Two economics professors at the University of Wisconsin studied location Amazon location data from Subsidy Tracker to determine whether subsidies given to the retail giant had been effective in creating jobs.
They found little to support that, according to an article in Forbes:
“For each million dollars of subsidy, they found a 0.003% increase in employment, or 5.6 jobs in the initial year and no statistically significant number of jobs in future years. With an average subsidy amount of $16 million, that suggested an average employment increase of 0.048%. The subsidy cost per job was about $179,000.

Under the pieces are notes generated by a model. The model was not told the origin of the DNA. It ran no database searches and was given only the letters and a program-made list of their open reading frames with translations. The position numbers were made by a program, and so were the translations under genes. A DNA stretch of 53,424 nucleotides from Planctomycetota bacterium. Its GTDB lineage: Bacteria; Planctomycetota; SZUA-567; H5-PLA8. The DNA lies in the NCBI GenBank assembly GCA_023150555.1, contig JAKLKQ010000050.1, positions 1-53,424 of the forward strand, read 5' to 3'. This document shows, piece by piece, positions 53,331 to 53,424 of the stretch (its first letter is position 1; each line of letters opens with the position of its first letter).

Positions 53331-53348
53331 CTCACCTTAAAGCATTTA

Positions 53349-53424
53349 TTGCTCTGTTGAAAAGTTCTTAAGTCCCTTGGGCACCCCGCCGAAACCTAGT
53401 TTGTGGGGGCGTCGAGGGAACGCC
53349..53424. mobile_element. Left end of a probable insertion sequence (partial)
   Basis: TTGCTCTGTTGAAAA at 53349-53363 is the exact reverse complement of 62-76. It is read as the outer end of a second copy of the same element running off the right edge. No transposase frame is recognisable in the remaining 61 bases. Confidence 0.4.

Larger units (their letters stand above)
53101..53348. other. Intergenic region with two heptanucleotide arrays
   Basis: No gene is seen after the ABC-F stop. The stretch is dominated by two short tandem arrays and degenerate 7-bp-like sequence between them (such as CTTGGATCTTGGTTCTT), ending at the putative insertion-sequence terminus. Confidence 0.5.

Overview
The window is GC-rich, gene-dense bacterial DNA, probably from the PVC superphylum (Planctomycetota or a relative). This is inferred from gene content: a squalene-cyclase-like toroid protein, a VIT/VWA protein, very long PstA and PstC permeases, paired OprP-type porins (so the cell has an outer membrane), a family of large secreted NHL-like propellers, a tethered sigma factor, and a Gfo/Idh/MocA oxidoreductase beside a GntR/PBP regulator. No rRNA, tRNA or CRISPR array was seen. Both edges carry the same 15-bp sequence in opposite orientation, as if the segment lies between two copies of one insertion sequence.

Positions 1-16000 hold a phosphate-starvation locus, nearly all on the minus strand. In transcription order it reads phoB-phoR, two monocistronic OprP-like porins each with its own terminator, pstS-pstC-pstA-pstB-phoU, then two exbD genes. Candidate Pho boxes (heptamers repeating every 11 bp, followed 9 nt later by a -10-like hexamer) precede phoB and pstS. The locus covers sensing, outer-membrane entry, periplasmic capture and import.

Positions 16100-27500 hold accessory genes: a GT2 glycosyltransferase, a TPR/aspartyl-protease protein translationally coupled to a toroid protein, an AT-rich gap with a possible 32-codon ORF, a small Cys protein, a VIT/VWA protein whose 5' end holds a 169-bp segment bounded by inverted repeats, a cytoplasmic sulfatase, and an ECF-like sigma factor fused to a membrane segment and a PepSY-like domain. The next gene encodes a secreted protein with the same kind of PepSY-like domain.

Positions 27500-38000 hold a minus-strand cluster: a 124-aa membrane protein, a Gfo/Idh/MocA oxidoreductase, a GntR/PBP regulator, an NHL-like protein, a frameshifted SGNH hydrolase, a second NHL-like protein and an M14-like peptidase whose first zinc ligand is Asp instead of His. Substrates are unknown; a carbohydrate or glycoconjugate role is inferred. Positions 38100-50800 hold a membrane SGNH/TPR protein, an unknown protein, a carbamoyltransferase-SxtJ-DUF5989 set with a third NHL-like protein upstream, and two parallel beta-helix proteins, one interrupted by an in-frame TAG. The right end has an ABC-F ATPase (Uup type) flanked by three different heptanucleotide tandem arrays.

In the counties they studied, the average job growth rate was 0.64%, or 13 times higher, which does raise the question of why anyone would bother to offer large subsidies as the incremental growth in jobs was so low.”
Read the full story at Forbes.
Read the full study by Ike Brannon and Matthew Winden here.